Note 43: AHN, Inquisicion, Libro 962, 34-34v (February 25, 1560). According to Carrasco, the Valencian Tribunal was equally fascinated by such stories. They, too, had a tendency to repeat "simples rumeurs sans grand fondement." See below. Carrasco , 195. Back.

Note 44: J. H. Parry, The Age of Reconnaissance (Berkeley: University of California Press, 1981). See especially the introduction and Chapter 1, "Attitudes and Motives." An uncritical acceptance of these stories is not limited to the early modern period. See, for example, Joan Regla, Estudios sobre los Moriscos (Barcelona: Ariel, 1964), 71. Regla, studying the Crown Archives of Aragon, writes: "Por los años 1564-1566 . . . se descubrieron sintomas alarmantes: los moriscos de las comarcas de Calatayud y Villafeliche fabricaban armas, que enviaban a sus hermanos de Valencia." Alarming signs were uncovered in the years 1564-1566: the Moriscos of the market regions of Calatayud and Villafeliche were constructing weapons, which they were sending to their brothers in Valencia. (ACA reg.4,250, fol. 236 y ss in Regla) See below for some of the sources of these reports. Back.

Note 45: The parish registers provide a good foundation for judging what this word, and others similar to it, meant in this area of Aragon in the mid-sixteenth century. Children to the age of ten or twelve were "muchachos," adolescents were known as "mancebos" and young men as "mozos." Thus, both of Inquisitor Llano's interlocutors were young people. Back.

Note 46: ". . . que estaban en su pueblo tan proveydas de armas que tenian por otros tres pueblos. . .y porque no se las viessan les tenian debaxo de tierra." AHN, Inquisicion, Libro 962, 477 (February 9, 1569). Back.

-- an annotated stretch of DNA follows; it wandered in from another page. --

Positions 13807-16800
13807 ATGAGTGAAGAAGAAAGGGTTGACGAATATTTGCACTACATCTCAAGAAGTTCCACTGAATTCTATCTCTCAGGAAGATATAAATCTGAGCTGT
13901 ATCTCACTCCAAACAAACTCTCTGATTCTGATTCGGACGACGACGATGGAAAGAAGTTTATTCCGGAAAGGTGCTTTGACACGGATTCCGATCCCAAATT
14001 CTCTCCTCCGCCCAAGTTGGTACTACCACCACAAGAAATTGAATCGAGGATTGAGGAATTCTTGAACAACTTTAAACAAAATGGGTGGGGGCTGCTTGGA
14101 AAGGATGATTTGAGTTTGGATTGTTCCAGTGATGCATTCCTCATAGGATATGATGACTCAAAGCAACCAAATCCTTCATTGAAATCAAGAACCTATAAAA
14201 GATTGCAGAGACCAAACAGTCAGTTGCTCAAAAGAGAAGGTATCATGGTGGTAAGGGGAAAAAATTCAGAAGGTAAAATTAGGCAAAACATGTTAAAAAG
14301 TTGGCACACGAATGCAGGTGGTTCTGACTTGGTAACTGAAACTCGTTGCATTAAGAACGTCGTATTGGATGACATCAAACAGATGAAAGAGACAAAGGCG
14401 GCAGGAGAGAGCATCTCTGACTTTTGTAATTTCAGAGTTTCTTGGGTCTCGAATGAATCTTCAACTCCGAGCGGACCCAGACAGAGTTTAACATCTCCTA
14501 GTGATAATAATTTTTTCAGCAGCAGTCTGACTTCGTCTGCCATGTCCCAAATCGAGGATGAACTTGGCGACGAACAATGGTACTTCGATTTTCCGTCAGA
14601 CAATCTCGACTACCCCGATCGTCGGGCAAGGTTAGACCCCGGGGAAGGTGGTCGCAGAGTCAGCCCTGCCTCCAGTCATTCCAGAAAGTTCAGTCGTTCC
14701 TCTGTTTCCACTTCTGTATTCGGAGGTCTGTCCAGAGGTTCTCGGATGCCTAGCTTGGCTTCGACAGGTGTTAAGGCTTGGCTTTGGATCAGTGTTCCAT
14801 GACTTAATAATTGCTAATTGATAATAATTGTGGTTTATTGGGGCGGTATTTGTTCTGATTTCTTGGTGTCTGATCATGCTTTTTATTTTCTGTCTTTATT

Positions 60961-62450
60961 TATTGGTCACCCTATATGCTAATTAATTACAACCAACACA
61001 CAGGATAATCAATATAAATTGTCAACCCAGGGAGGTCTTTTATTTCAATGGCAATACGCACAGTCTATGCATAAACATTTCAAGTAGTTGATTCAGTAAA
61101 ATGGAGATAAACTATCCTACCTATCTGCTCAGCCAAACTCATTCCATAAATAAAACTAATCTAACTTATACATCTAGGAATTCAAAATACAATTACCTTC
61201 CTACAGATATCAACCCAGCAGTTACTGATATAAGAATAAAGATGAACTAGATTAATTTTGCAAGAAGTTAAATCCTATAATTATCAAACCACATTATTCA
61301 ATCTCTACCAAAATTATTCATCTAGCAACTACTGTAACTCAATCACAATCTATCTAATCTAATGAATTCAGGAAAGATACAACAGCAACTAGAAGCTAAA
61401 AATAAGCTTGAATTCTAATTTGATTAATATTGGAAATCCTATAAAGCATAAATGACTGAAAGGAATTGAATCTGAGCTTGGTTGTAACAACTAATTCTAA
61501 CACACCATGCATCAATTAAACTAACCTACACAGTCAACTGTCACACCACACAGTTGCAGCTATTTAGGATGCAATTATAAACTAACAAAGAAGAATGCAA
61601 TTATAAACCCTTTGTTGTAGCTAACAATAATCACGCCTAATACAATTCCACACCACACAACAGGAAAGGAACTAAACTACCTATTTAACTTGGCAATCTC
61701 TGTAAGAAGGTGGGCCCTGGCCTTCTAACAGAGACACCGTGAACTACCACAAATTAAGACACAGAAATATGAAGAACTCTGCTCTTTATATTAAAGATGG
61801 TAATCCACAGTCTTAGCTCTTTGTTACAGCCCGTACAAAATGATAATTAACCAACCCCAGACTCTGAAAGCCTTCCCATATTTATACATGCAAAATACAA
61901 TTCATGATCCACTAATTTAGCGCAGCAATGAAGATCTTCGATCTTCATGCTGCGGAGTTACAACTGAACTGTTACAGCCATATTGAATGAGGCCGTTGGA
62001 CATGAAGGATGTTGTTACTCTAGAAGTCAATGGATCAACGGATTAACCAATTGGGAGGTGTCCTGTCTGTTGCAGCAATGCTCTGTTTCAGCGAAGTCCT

Note 47: AHN, Inquisicion, Libro 962, 477 (February 9, 1569). Back.

Note 48: Inquisitors described the Moriscos as "confiados que el turco havia de enviar alguna armada por estas partes." AHN, Inquisicion, Libro 962, 321 (January 25, 1569). Back.

Note 49: AHN, Inquisicion, Libro 962, 335. "P o Xabela, nuevo convertido de Villafeliche, me dixo esta semana que en Villafeliche venia mucho trigo, y que todo lo compraban y que hazian man harina en Villafeliche q[ue] en su vida habia visto hazer ." Back.


Note 50: AHN, Inquisicion, Libro 962, 338. ". . . un vezino desde lugar . . . de Atea que es lugar que van a moler a Villafeliche que tiene mucha prisa el molinero de Villafeliche de moler a los del lugar que no tiene tiempo de moler a los foranos cosa que nunca la he oydo . . . ." Back.

Note 51: ". . . en algunos pueblos y especialmete en Calanda se hizo gran provision de trigo y harina y municiones teniendo entendido que . . . havian de venir los Turcos a España." AHN, Inquisicion, Libro 962, 321 (January 25, 1569). Back.

Note 52: Carrasco, 185. Back.


Like Wheat to the Miller: Community, Convivencia, and the
Construction of Morisco Identity in Sixteenth-Century Aragon